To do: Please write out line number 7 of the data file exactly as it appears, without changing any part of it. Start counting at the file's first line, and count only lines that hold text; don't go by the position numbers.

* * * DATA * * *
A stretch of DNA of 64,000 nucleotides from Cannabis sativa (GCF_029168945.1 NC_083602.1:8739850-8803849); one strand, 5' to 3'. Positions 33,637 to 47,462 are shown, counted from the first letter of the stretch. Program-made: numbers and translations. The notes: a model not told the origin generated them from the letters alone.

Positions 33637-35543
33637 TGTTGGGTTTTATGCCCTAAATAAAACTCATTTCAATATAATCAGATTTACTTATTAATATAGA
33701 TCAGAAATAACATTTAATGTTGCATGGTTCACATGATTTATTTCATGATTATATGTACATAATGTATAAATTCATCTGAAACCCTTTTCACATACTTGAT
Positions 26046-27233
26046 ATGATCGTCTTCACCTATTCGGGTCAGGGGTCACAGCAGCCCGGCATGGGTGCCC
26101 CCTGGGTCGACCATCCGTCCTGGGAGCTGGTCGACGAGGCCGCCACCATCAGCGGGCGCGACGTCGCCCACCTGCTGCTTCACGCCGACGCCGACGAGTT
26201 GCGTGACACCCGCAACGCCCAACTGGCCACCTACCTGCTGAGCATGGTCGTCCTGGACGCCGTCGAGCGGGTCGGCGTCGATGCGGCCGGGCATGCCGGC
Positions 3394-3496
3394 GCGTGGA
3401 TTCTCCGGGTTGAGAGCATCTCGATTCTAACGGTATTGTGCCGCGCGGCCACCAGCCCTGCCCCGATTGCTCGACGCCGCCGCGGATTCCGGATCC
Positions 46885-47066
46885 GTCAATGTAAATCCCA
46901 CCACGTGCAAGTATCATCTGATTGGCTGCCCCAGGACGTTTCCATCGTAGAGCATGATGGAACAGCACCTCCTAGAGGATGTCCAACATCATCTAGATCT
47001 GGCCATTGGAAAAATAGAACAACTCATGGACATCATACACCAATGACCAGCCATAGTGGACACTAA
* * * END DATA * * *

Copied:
26101 CCTGGGTCGACCATCCGTCCTGGGAGCTGGTCGACGAGGCCGCCACCATCAGCGGGCGCGACGTCGCCCACCTGCTGCTTCACGCCGACGCCGACGAGTT